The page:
The Foods of Jerusalem

Scenes from Jerusalem's Machane Yehuda market

Scenes from Jerusalem’s Machane Yehuda market

Before we left on our trip to Israel in October, I got my hands on a gorgeous cookbook, called, appropriately enough, Jerusalem: A Cookbook by Yotam Ottolenghi and Sami Tamimi (published by Ten Speed Press).

The authors have an intriguing story. They were born in Jerusalem in the same year. Yotam, the son of Italian Jewish immigrants, lived on the west side of the city and Sami on the Muslim east side. More than 30 years later, both chefs in London, they met, became friends and then business partners in the Ottolenghi chain of restaurants.

“The flavors and smells of this city are our mother tongue,” says Yotam in the introduction. He goes on to describe the rich tapestry of Jerusalem food, which incorporates the cuisines of many countries of Europe and the Middle East.

As Yotam and Sami discovered in their discussions about food, it’s futile to talk about which culture invented a particular delicacy and which one brought a dish to Jerusalem with them. In many ways, the Jerusalem food scene gives credence to those medieval maps that showed the world with Jerusalem at its center.

Complex recipes

The photos in Jerusalem: A Cookbook  are absolutely gorgeous and will make you want to break out your pots and chopping knives. The problem comes when you start to read the recipes. Not only are they complex, but many include obscure ingredients that could be difficult to procure.

In order to make shakshuka, this week’s recipe, I needed to order harissa (hot pepper paste) online because I couldn’t find it in my local market, even though it has a large section for Middle Eastern goods. Several other recipes look interesting, but so far I’ve been unable to find pomegranate molasses anywhere, even in Israel (I’ll probably make some myself, eventually, by boiling down pomegranate juice). And preserved lemons? Dried barberries? To their credit, the authors give instructions on how to make some of the spice mixtures and condiments.

Shakshuka originated in Tunisia but is very popular in Jerusalem. Sometimes you’ll see several varieties on a menu. I confess the photo with this week’s recipe is from the cookbook. My version wasn’t as pretty, but it was very tasty – and spicy! If you don’t like heat, use less harissa or leave it out altogether. I also used just the whole eggs, without the additional egg yolks.

Street food can’t be beat

Cooking up a mixed grill in Jerusalem.

Cooking up a mixed grill in Jerusalem.

My favorite Jerusalem food is actually street food, especially falafel and shawarma. Falafel, for the uninitiated, are deep-fried balls of ground chickpeas and spices. When I was first introduced to falafel more than 40 years ago, the balls were stuffed into a pita with chopped tomatoes and cucumbers and tahini (sesame) sauce. These days the balls are topped with a variety of salads, pickles and spreads and then with a handful of French fries, making it a complete meal.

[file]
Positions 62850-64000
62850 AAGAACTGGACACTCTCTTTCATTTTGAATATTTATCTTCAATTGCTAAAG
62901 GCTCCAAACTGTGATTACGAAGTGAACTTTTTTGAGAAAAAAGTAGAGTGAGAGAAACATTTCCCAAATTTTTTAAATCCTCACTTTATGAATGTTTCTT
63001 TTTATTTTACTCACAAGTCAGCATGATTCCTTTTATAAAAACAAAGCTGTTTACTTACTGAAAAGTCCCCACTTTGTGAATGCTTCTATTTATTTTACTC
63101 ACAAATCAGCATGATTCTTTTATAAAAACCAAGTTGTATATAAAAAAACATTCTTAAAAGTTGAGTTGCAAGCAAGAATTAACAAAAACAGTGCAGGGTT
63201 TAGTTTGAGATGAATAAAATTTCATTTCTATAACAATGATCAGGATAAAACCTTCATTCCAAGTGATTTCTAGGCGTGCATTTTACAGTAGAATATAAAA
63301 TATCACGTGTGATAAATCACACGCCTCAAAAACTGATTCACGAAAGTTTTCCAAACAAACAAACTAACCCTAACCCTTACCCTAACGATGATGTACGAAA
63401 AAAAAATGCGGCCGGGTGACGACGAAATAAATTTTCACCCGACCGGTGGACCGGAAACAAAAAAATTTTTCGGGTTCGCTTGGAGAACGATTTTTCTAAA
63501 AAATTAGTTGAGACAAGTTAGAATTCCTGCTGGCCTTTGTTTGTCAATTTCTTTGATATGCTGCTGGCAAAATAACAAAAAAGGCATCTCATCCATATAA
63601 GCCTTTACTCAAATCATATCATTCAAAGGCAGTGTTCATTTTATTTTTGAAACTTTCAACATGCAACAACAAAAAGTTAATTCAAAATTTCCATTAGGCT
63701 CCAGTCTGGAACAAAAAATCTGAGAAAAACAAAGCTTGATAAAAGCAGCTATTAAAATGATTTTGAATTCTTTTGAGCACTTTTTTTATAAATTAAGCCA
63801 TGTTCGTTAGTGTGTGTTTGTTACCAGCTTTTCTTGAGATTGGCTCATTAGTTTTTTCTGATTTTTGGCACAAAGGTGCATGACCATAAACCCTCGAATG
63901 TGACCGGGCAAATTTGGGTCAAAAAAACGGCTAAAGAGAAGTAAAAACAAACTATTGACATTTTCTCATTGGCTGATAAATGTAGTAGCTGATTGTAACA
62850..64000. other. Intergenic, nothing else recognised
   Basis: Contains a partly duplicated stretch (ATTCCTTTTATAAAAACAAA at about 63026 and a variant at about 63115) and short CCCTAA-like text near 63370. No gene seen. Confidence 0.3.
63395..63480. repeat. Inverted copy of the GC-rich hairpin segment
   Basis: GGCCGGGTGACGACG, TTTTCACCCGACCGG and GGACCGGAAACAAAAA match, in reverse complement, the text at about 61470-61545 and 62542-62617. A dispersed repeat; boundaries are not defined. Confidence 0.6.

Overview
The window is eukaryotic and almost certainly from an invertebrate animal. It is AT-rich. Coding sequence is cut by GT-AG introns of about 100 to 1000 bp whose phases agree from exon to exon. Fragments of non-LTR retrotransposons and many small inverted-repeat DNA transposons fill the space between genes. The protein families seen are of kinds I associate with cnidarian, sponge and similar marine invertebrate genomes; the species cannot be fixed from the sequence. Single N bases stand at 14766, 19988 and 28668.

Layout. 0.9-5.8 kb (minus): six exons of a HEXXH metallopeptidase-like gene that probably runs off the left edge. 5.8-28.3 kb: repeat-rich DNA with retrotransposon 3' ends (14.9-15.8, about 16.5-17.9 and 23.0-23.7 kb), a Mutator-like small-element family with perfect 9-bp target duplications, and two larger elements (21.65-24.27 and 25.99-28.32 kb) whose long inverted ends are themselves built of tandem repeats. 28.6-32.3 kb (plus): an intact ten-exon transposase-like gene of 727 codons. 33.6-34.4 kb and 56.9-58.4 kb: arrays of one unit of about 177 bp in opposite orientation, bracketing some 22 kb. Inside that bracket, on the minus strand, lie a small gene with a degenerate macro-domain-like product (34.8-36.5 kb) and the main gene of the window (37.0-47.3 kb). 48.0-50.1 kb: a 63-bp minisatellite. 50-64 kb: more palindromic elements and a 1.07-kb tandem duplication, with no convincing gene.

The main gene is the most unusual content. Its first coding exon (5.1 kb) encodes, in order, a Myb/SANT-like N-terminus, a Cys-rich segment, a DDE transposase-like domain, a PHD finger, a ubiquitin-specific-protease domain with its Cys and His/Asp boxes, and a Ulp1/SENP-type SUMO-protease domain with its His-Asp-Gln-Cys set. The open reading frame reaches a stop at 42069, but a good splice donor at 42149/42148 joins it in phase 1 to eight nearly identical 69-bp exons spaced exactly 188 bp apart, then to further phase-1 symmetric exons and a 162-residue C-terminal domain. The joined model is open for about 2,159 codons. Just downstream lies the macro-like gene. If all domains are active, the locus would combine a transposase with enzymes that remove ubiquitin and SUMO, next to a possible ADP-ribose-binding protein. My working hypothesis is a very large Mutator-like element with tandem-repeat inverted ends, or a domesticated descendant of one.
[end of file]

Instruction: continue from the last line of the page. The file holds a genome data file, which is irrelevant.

A shawarma is similar, but instead of the falafel balls, the pita’s main filling is shreds of lamb or turkey sliced from a huge hunk of meat turning on a vertical rotisserie. With a falafal or shawarma, you can enjoy a satisfying lunch for less than $6.

Instead of a pita, and for a few shekels more, you can get the sandwich in a “laffa”  – a larger, flatter, more rubbery bread that’s folded around the filling. If you’re really brave, you can go for a “mixed grill,” a combo of shredded chicken and meat with grilled onions and mushrooms. It’s extremely yummy but it can be really messy.

There’s a real skill to eating a pita or laffa that’s fairly bursting with its fillings. I think the main trick is to lean out, so wayward bits and drops will land on the table or ground and not on you. By our second week in Jerusalem, we were able to finish one without having to change our shirts because of the sauce or grease we dripped all over ourselves.

Jerusalem: A Cookbook has a recipe for lamb shawarma, but with 16 different herbs and spices, it’s not for the faint of heart. There’s also a recipe for falafal, but by far the easiest way to make it at home is to buy a box of falafel mix!

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Comments

    • Evelyn G. says

      Did you use the Pilpelchuma, or did you just leave it out? My family doesn’t usually like “heat” or “spicy,” so I might try it without the Pilpelchuma or harissa. What was your experience?
      Evelyn

      • Bobbie Lewis says

        Hi Evelyn — I used harissa (in a tube, which I bought online) instead of pilpelchuma — I think they’re very similar. I love spicy food! I think if you don’t like heat, you could try just a tiny bit of it to give it some flavor and a little kick. But the dish will probably be quite tasty even without it — it’s basically eggs poached in stewed vegetables. Bon appetit (or as they say in Jerusalem, b’tayavon!)

  1. Helmut Kayser says

    Hi, in witch restaurants we can good and not to expensive ( 10 – 20 EUR ) eat in Jerusalem.
    Can you tell me a place to eat Shakshuka in Jerusalem?
    Thanks

    • Bobbie Lewis says

      Hi Helmut! It’s been a couple of years since our last Jerusalem trip, so I can’t really comment on specific restaurants. But there are many that would offer shakshuka, especially dairy (vs. meat) restaurants. If you’re in central Jerusalem, you’ll find many good places to eat on or just off the King David Street pedestrian mall. Cafe Rimon has been there for generations — it has both dairy and meat sections and the food is very good and reasonable. You might take a look at Trip Advisor, which we use a lot to find good places to eat and to visit when we travel. Enjoy your trip!

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